Shaped by Water: Past, Present & Future
August 1-December 30, 2012
Shaped by Water: Past, Present & Future is a traveling exhibition created by the Los Altos History Museum in 2011. The History Museum of Los Gatos will host the exhibition from August 1st through December 31st, 2012.
“Shaped by Water – Past, Present & Future” inspires a deep connection to this precious
and essential resource through indoor and outdoor exhibits that incorporate artifacts,
stories, photographs, maps and artwork by San Francisco Bay Area–based artists. The media exhibition Water, Water Everywhere: Paean to a Vanishing Resource, a film exploration of water issues, will also be featured throughout the duration of the exhibit. Films not included in the exhibit will be featured at our September 27th film screening event.
The story of water in this region is told from a historical perspective beginning with the
indigenous tribal people up to modern day through a comprehensive and interactive
exhibition experience. It underscores how each period in our local history has been
characterized by a changing relationship between humans and water. For example, the
tribal people had an intimate relationship to water and moved around in response to the
wet and dry seasons. This historical period is showcased in a native landscape and shelter
installation that documents how water supported their life needs while they lived near
creeks and the bay. A special sound station will feature three recorded tribal stories about
New immigrants to Santa Clara Valley brought dramatic changes in water usage and
management beginning with the Spanish missionaries who built small rock dams on
creeks, and irrigation ditches. The Mexicans further transformed the watershed through
their ranching practices. Later, immigrants from the eastern United States brought even
more significant changes during the Gold Rush with the proliferation of agriculture and
digging of wells. The exhibition highlights this period with an interactive model of a
groundwater artesian well along with panels describing the environmental impacts of the
Spanish expeditions, Mexican ranchos, and the Gold Rush.
As our region entered the era known as the “Valley of Hearts Delight,” windmills and
water tanks dotted the landscape and the rapid depletion of groundwater made a more
organized water infrastructure necessary. Conserving local surface water in reservoirs
was one of the major accomplishments of this time. Among the highlights visitors can
view documenting this period are original film footage of the Santa Clara Valley 1937
flood, as well as panels with historic dam building photographs and charts showing the
dramatic drops in groundwater levels due to the pumping of water for thirsty farms.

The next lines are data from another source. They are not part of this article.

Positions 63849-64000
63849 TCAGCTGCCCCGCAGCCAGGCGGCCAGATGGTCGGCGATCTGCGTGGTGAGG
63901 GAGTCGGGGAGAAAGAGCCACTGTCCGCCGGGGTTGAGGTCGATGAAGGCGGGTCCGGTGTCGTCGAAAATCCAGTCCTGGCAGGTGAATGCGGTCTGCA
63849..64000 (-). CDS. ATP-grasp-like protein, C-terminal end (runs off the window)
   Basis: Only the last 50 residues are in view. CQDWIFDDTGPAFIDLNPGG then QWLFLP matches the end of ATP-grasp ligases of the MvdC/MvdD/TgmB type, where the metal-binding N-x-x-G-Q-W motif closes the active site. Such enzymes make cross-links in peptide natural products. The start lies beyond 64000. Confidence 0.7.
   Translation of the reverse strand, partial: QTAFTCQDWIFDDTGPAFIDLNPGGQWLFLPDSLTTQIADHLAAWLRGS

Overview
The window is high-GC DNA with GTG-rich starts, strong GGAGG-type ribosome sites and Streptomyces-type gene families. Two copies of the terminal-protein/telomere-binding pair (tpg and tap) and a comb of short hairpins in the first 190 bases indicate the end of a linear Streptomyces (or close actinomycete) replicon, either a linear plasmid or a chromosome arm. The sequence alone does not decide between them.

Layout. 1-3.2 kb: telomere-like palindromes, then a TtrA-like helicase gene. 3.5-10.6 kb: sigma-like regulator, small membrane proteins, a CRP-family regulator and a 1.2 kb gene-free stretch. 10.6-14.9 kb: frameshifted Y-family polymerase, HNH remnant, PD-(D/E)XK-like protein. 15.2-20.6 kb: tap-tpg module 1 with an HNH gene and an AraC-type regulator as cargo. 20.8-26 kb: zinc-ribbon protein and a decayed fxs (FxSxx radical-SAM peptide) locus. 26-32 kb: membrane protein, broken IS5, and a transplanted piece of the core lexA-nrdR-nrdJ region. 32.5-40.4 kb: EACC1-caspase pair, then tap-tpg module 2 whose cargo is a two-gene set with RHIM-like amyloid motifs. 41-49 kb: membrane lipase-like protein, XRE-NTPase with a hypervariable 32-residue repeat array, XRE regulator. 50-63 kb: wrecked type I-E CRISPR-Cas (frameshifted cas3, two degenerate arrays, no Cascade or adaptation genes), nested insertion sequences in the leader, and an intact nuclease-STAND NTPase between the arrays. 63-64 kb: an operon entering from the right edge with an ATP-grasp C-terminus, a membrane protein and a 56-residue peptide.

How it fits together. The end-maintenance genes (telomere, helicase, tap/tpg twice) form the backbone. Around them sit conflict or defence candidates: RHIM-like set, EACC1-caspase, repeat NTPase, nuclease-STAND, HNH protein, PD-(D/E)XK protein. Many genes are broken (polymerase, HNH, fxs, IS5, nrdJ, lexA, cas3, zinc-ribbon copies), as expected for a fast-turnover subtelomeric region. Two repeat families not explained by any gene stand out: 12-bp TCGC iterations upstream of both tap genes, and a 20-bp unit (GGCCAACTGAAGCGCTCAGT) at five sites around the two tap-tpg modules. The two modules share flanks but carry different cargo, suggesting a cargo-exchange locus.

The post-World War II boom brought even larger water infrastructure projects. The
massive state and federal water projects and water treatment facilities transformed the
availability and use of water. As the population of the Santa Clara Valley grew in the
post-World War II boom, the Valley went from being completely self-sufficient using
local water to 50-100 percent reliant on imported water. The “business” of water and
water companies became necessary to help manage community water needs and
Current consumption patterns can be explored in exhibits that uncover the amount of
water needed to produce our foods to current and future trends in local water
consumption. An outdoor display will show visitors in actual gallons how much water
they use on a daily basis. Interactive maps will be displayed where at a push of a button
visitors can find out where their water comes from, as well as locate local reservoirs.
Environmental concerns such as pollution of groundwater and surface water, Superfund
sites, and water waste treatment processes are also emphasized. A map will help local
visitors identify what watershed they live in and there will be a “Creek Stories” area
where visitors can write down stories of their experiences with our local creeks.
Looking into the future, our growing population and changes in rainfall patterns have the
potential to severely impact our water supply. The exhibition outlines future challenges
and outcomes with concrete ideas to reduce consumption, reuse, and recycle water.
A fun, interactive fish ladder display teaches young and old visitors alike about the
important role of fish ladders. Resources and ideas for action will be provided to visitors
to continue and extend their thoughtful use of water.
The History Museum
Saturday, August 25
Location: The Art Museum | 4 Tait Avenue
Thursday, September 27
4-6 pm, FREE
The History Museum (and Los Gatos Creek)
Saturday, October 13
Tickets $35, ages 18+
Purchase your tickets today at Committee for Green Foothills.